The House has heard the terms of the motion. Is it the pleasure of the House to adopt the motion?

Business of the HouseGovernment Orders

8:40 p.m.

Some hon. members

Agreed.

Business of the HouseGovernment Orders

8:40 p.m.

Conservative

The Acting Speaker Conservative Bruce Stanton

(Motion agreed to)

The House resumed consideration of the motion that Bill C-38, An Act to implement certain provisions of the budget tabled in Parliament on March 29, 2012 and other measures, be read the third time and passed.

Jobs, Growth and Long-term Prosperity ActGovernment Orders

June 18th, 2012 / 8:40 p.m.

NDP

Pierre Nantel NDP Longueuil—Pierre-Boucher, QC

Mr. Speaker, the New Democratic Party organized extensive consultations on Bill C-38. I heard a lot of concerns about this legislation. I myself just used the term “heard” when I should have said “listened”.

The member said he heard a number of witnesses, but did he really listen to them?

Jobs, Growth and Long-term Prosperity ActGovernment Orders

8:40 p.m.

Conservative

Brian Jean Conservative Fort McMurray—Athabasca, AB

Mr. Speaker, did I really listen to them? That is a bit insulting.

I am trained to listen and to speak, but clearly I am not trained to speak as the NDP member opposite is. I heard those members speak for years about infrastructure investments and when they had the opportunity to vote for them, they voted against them. They voted against the bridges in Quebec and the bridges and roads across the country. They voted against water and sewer infrastructure. I assure the member that I listened to the committee members and to the witnesses who came forward, and not just the witnesses whom this member heard from. We heard from hundreds, including witnesses from aboriginal bands and environmental consultations.

I have been here for eight years now. It is not a very long time, but I have been on the environment committee. I have been the parliamentary secretary for infrastructure and transportation when that member's party voted against all those infrastructure investments. I have heard clearly from many witnesses over the years and I assure that member that all the proposed changes in Bill C-38 would be excellent for the country, today and tomorrow.

Jobs, Growth and Long-term Prosperity ActGovernment Orders

8:40 p.m.

Liberal

Carolyn Bennett Liberal St. Paul's, ON

Mr. Speaker, following up on my colleague's question, with all the committee hearings and all the debate in this place, could the member tell us why there was not one good idea they heard, not one single amendment that the government put forward in terms of how this bill would affect those people who came before you to testify? And why, including the Speaker's riding, were members of your caucus not listened to in terms of the devastating changes to the ridings bordering on the Trent-Severn and what a shortened year and shortened day would mean in each of those towns that only has one economic development? That is their lock.

You think you consulted, but consulting is sending—

Jobs, Growth and Long-term Prosperity ActGovernment Orders

8:40 p.m.

Conservative

The Acting Speaker Conservative Bruce Stanton

Order, please. I would remind hon. members to direct questions through the Chair.

The hon. member for Fort McMurray—Athabasca.

Jobs, Growth and Long-term Prosperity ActGovernment Orders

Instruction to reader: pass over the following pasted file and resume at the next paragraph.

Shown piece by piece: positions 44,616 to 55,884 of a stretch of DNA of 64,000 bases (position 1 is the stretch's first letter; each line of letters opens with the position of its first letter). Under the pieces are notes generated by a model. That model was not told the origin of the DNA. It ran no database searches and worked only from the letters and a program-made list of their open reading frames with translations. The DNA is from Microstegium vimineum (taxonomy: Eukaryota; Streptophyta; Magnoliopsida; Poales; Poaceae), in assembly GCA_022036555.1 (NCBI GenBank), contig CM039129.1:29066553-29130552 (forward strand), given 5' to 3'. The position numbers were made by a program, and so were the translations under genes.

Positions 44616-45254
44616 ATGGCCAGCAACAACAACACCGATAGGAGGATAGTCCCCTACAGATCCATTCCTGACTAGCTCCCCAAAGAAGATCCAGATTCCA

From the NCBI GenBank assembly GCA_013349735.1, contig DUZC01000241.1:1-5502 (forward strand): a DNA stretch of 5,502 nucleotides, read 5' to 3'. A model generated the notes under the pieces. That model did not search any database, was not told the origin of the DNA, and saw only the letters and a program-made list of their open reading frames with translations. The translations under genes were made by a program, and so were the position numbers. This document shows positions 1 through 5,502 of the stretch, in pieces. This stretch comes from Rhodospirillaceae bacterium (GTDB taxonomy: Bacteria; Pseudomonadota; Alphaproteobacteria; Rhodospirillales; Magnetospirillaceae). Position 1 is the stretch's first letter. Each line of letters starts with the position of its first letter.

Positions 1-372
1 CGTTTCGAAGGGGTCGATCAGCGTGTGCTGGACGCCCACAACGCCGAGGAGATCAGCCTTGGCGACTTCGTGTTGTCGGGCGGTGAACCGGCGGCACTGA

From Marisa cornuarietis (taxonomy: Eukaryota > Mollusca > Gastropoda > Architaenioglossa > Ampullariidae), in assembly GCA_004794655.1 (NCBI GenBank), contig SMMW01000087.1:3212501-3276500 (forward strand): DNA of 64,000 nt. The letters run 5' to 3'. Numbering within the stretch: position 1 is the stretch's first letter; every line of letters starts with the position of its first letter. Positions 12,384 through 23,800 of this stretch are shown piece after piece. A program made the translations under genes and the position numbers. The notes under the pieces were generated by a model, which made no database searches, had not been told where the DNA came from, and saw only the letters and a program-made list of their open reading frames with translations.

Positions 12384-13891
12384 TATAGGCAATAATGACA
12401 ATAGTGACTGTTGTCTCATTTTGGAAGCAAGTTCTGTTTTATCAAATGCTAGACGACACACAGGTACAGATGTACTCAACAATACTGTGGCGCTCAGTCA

8:40 p.m.

Conservative

Brian Jean Conservative Fort McMurray—Athabasca, AB

Mr. Speaker, I can assure the member opposite that many good ideas were taken. I know that because I received feedback from the Department of Finance that it received some of my ideas and implemented them in the budget. So what could be better than that for me? Clearly, they had some great ideas.

However, I assure the member that we heard, loud and clear, from the Liberal Party in Alberta. I mentioned the national energy program which shut down every business in Fort McMurray, except for probably two. We listened, loud and clear, and that is why we will never vote for a Liberal government again. That is why it is in third place and that is where it is going to remain for a long time if it is able to hold onto that particular place.

Jobs, Growth and Long-term Prosperity ActGovernment Orders

8:45 p.m.

Conservative

Mark Warawa Conservative Langley, BC

Mr. Speaker, I want to ask the member from beautiful Fort McMurray to expand on some of the changes that have happened in the oil sands that are largely because our government committed to a cleaner, more environmentally friendly development of our natural resources. Could he enlighten us on what has been happening over the last four or five years? Have there been any dramatic changes in the oil sands?

Jobs, Growth and Long-term Prosperity ActGovernment Orders

8:45 p.m.

Conservative

Brian Jean Conservative Fort McMurray—Athabasca, AB

Mr. Speaker, that is a bit outside of the topic, but I assure the member that I am proud to say there have been some tremendous changes.

I talked to an aboriginal chief from northern Alberta two days ago about some of the changes that have taken place in northern Alberta, including more air and water monitoring and initiatives by the federal government in co-operation with the provincial government.

One thing that I am proud of is this. In 1967 when I moved to Fort McMurray it had what was called tailings pond number one. Many people over the last 35 to 40 years said that could not be cleaned up. Well it is cleaned up today. Suncor Energy has done a tremendous job in environmental performance. It has done a tremendous job with the community. In fact, I would suggest the oil sands companies that are currently in Alberta and northern Alberta spend more money per capita for environmental integrity than anywhere else on the planet. That is the truth and I stick with that.

As far as what is happening in the oil sands regarding employment insurance, though, we clearly need more workers. We need more people to take those great jobs With the highest household income in the country of $185,000, I am proud to say that Canada's economy is created in Fort McMurray, Alberta.